Denver’s Affordability Index is back to pre-crash, 1999-2007 levels, around 120, still more affordable than the 100 threshold — meaning there is more room for home price appreciation.

As a comparison, below is San Francisco’s Index, where you can clearly see the “bubble” in 2007 when affordability dipped to 40:

We will keep an eye on the Denver market to see how it progresses, but we do not see an imminent bubble.

CBSA Winners and Losers

Each month, Home Value Forecast uses a number of leading real estate market-based indicators to rank the single-family home markets in the top 200 CBSAs and highlight the strongest and weakest metros.

The ranking system is purely objective and is based on directional trends. Each indicator is given a score based on whether the trend is positive, negative or neutral for that series. For example, a declining trend in active listings would be positive, as will be an increasing trend in average price. A composite score for each CBSA is calculated by summing the directional scores of each of its indicators. From the universe of the top 200 CBSAs, each month we highlight the CBSAs that have the highest and lowest composite scores.

The tables below show the individual market indicators that are being used to rank the CBSAs, along with the most recent values and the percent changes. We have color-coded each of the indicators to help visualize whether it is moving in a positive (green) or negative (red) direction.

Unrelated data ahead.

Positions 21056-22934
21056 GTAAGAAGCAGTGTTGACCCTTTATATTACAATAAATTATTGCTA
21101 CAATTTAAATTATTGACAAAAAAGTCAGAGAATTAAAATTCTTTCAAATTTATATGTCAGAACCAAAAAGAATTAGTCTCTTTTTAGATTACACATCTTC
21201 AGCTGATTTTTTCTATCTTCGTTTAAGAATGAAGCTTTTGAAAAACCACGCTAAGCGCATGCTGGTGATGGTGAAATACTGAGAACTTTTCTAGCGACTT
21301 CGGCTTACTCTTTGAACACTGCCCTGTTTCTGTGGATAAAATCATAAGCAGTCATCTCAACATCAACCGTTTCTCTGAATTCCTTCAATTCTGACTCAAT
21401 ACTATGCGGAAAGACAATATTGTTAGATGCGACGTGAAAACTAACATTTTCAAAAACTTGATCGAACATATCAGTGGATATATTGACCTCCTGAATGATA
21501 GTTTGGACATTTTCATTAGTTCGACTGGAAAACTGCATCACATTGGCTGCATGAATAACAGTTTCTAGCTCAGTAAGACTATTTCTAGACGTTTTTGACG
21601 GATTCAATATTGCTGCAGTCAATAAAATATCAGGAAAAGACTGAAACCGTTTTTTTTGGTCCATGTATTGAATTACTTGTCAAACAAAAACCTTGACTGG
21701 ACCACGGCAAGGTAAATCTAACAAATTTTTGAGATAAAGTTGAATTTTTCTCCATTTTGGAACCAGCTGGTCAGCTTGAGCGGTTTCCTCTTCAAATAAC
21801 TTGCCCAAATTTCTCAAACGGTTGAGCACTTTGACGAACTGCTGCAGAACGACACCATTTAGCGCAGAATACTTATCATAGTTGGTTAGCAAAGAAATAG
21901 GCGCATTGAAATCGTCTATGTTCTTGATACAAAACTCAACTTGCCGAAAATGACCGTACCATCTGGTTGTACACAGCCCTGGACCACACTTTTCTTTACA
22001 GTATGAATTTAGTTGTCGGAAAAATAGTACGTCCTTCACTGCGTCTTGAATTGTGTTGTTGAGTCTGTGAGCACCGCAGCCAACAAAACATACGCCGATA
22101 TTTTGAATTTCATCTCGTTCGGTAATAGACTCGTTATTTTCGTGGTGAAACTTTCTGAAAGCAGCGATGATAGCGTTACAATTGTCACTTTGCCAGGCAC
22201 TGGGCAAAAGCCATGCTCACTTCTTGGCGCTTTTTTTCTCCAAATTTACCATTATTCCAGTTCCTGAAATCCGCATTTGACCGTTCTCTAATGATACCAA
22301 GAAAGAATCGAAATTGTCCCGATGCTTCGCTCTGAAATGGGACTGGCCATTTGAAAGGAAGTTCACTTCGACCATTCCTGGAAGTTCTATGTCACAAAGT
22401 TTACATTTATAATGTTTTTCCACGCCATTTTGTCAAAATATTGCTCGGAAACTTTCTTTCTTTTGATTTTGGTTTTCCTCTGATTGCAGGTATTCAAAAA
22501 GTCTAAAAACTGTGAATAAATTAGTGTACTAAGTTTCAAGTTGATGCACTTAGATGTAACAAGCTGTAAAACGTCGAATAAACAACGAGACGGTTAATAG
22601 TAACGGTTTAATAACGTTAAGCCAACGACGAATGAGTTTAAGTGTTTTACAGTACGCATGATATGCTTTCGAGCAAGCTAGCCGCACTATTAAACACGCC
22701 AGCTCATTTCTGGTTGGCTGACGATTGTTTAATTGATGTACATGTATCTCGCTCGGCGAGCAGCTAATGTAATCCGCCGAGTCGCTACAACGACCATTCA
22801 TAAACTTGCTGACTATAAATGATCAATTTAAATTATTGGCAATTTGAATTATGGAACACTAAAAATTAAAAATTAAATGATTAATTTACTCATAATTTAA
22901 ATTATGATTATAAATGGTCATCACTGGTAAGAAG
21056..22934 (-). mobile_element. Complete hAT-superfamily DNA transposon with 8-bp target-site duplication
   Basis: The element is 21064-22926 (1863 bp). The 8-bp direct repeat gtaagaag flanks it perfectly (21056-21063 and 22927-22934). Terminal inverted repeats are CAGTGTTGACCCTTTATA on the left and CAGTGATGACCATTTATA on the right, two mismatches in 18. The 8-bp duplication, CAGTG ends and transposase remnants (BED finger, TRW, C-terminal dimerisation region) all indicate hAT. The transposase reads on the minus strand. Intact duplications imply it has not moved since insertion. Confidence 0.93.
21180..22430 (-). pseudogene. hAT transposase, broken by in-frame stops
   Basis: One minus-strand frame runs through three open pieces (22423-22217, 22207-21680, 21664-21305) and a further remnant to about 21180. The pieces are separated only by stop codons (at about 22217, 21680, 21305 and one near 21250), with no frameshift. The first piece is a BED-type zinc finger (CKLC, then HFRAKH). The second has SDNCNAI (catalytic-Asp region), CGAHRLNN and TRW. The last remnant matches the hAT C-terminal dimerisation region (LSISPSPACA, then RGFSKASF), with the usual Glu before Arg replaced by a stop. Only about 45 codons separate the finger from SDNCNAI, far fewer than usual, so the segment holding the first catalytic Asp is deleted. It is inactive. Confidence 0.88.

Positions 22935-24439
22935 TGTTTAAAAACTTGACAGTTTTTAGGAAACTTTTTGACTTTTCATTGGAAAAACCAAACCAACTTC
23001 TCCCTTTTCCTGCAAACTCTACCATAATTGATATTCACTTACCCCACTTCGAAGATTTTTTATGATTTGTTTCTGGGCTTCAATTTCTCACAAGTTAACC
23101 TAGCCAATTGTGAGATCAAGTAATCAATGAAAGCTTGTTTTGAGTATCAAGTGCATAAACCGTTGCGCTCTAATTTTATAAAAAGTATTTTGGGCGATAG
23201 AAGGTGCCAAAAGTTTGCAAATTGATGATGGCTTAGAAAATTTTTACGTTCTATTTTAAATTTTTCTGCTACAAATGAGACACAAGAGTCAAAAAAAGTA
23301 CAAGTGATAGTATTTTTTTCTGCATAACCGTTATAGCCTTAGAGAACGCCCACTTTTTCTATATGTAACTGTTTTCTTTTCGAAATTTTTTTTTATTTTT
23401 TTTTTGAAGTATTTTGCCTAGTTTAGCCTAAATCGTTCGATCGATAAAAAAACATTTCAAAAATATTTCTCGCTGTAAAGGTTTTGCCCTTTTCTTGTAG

Top 10 CBSAs

The Las Vegas real estate market appears to be on the mend, with positive trends that include foreclosures as a percent of sales under 10 percent. While prices are rebounding, average Vegas sale prices are still $80,000 below pre-crash levels.

Bottom 10 CBSAs

Miami saw its foreclosures as a percent of sales drop by more than 21 percent, to 11.47 percent. With foreclosures accounting for increasingly fewer sales, we see a brighter future for single-family home sales in Miami.

About Home Value Forecast

Home Value Forecast (HVF) is brought to you by SVI. HVF provides insight into the current and future state of the U.S. housing market, and delivers 14 market snapshot graphs from the top 30 CBSAs.

HVF is built using numerous housing and economic data sources. The top 750 CBSAs as well as data down to the ZIP code level for approximately 18,000 ZIPs are available with a corporate subscription to the service.

Also, SVI offers reporters the following:

  • National, regional or metro level housing data
  • Monthly updates and HVF insights articles
  • By-request data for your story — custom data, heat maps and charts are available
  • Expert commentary from Home Value Forecast Editorial Committee:
    • Tom O’Grady, Chief Executive Officer, Pro Teck Valuation Services
    • Michael Sklarz, Ph.D., President, Collateral Analytics
    • Jeff Dickstein, Chief Compliance Officer, Pro Teck Valuation Services